Wednesday, 8 April 2009
And I don’t mean the dance.
Limbo is any status where a person or project is held up; and nothing can be done until another action happens.
Enter my head for a moment if you will. “Will the tests show that the cancer has stayed the same or that the cancer has changed? I am surviving between having more time with my family or less time. I face two paths and don’t know which will be forced upon me. So I travel none. I stand entrenched in limbo.”
I visit limbo about every four months. My entry into limbo happened on March 30th when I received blood tests for tumor markers and will continue to the end of April. In between I will have more tests. On the 6th of April I had a cat scan and on the 7th I had a bone scan.
And the tick of the tock will tick tock, tick tock, tick tock until I get my results. Has the cancer remained stable (I pray that it does) or will the cancer be on the move this time (I pray that it won’t)? Tick tock, tick tock, tick tock.
The limbo period is the waiting. Waiting for the inevitable and thinking the worst. It is the time that you need to live in the NOW. When your mind drifts away you contemplate your mortality and then you become crazy, numb, manic, crazy, numb, manic. Then you grasp for the NOW like a drowning man; get your cool back until you don’t.
On Monday I went for my cat scan and it went pretty well this time. They started with me bending over the sink with my arm in hot water; then my arm was wrapped; then they poked with the tiniest needles they could that would still allow the dye to go in. And voila, it was in within three shots (ouch, ouch, ouch).
I drink two glasses of water with iodine and feel like I may throw up, but I don’t.
I have to wait for an hour and in that time an elderly man and women start telling me about all the horrible things he has gone through. He is 75 and has colon cancer and it is the worst kind because they found it too late and it has spread. Then his wife and he tell me in tears that his time has been stolen because his and her parents both lived to 95 and now he won’t make it to 95. I sympathize and I must state here that I really did sympathize, they were sweet and heartbroken and it was hard to see such pain in another’s eyes.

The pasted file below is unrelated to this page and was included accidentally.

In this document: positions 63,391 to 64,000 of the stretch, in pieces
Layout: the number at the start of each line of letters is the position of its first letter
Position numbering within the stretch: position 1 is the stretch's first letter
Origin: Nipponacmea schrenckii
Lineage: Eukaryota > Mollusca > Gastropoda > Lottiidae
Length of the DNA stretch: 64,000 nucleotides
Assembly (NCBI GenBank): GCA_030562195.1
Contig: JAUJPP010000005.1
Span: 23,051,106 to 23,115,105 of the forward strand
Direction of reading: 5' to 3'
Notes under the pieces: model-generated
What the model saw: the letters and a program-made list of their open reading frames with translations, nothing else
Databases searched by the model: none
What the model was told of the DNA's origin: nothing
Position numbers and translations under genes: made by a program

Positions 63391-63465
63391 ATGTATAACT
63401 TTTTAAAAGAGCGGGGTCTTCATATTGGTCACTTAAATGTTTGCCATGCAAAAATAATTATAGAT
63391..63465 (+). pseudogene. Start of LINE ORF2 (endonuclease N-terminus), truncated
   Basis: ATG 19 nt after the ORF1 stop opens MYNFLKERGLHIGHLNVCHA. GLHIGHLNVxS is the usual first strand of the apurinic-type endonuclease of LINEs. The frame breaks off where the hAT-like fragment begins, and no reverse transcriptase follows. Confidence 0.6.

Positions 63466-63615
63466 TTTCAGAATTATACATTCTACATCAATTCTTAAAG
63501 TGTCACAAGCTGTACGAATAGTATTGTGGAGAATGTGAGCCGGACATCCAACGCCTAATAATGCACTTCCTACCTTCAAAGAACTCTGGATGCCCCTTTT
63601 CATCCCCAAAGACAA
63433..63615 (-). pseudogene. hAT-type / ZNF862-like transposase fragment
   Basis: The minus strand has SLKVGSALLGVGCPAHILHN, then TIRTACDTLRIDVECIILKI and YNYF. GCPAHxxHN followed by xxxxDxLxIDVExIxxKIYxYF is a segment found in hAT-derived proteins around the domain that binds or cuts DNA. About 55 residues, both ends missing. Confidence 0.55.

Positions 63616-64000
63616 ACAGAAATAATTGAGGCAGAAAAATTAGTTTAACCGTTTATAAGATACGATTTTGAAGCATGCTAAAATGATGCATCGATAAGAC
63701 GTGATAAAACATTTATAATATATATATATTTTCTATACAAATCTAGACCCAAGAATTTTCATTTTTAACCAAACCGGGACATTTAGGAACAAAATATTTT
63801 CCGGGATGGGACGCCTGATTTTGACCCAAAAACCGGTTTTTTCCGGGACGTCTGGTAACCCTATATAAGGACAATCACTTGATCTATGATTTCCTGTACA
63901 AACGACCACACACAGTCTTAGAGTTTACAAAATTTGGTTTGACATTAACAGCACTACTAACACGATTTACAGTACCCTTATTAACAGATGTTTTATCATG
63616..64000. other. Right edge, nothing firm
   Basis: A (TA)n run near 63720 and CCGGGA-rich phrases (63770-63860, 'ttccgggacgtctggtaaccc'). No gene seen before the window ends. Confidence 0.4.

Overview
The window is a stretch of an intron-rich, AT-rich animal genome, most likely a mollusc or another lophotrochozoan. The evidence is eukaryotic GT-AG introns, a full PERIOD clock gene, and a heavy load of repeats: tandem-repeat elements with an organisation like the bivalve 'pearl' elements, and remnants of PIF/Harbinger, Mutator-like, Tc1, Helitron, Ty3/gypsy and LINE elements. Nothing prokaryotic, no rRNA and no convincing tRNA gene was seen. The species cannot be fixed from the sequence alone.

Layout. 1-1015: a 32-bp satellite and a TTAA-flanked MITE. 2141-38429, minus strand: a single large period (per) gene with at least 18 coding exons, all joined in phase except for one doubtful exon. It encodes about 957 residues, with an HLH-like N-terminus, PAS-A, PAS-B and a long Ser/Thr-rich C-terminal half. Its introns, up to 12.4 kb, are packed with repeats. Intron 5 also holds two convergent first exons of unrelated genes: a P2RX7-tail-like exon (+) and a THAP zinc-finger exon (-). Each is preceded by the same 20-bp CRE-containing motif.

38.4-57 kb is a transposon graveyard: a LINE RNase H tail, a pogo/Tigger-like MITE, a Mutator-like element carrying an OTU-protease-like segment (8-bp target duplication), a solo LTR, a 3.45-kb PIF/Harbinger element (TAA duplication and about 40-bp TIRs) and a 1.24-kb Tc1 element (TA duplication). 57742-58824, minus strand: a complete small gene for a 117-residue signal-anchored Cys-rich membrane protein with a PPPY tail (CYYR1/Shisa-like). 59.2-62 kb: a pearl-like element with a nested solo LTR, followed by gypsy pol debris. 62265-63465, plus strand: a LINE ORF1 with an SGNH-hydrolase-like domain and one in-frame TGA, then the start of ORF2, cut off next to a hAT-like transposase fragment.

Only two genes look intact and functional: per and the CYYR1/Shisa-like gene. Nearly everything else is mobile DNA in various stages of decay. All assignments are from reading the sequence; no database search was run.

They call me, I lie down and the nurse has to come and check the needle because as it is, they didn’t get a good hit at the vein but if one of them holds it, they think they will get the dye in. It is successful.
As I lie there I ask them to check out how many cat scans I have had in three years. They tell me that I have had 15. Each scan is equal to approximately 1,000 x-rays. 15 x 1,000 = 15,000 x-rays in three years.
I read somewhere that modern medical practice has changed cancer from an acute to a chronic catastrophe. (I love the word catastrophe.) And though I am so very thankful to be alive, I am not thankful for the constant gun to the family head. My family lives in a state of limbo where interactions, plans, and hopes are continually imbalanced.
On Tuesday, I go at 12:30 to get my bone scan and they always call an operating room nurse to come and put the nuclear radiation through my PICC. I get there, the nurse gets there and then they tell us the radiation is still at Health Sciences and they are couriering it over so could we come back at 1:15. It is 1:15 and I am back and get the radiation no problem. Leave and go home and go back to the hospital for the third time that day at 3:30 to get the bone scan done. I ask how many bone scans in the last three years and they tell me 10.
You just want to get on with a normal life, for Christ’ sake, if only you could. But over the next month I will feel like I am running in quicksand. I am indecisive over the smallest things. I have nagging visions of the cancer on the move. I bore people around me almost daily with my insecurities. I want to curl in a ball and rot in a corner of the couch.
My Raven sister Laurel stated on her blog “I think most of us make our lives out to be more complex than they really are. I know I do. We get overwhelmed by situations that present themselves to us without warning or invitation. What if we stood on the edge and saw intricate beauty in life’s challenges and shouted Thank you Universe!! Message received.’ Then we could tend the rice fields in baby steps, one paddy at a time.” I love that.
Limbo is where you realize that your world is on hold. Not the world, just your world. It is the month of wondering whether the cancer is on the move that puts me in a daze.
Wahid asked me last night ‘Dearest, how does it feel to have big children but now you are sick?’ Tears start to drip and I say ‘It is harder than I can speak about.’
Limbo is the time that every ache and random pain is cancer. It is a constant battle to remind myself that I feel like this every four months with the tests and that before it wasn’t cancer it was just aches and pains. Unfortunately ever since being diagnosed with inflammatory breast cancer every pain comes with an instant thought: cancer.
I am adrift; living without purpose or direction. I am quite literally living in limbo and I don’t fucking like it one bit.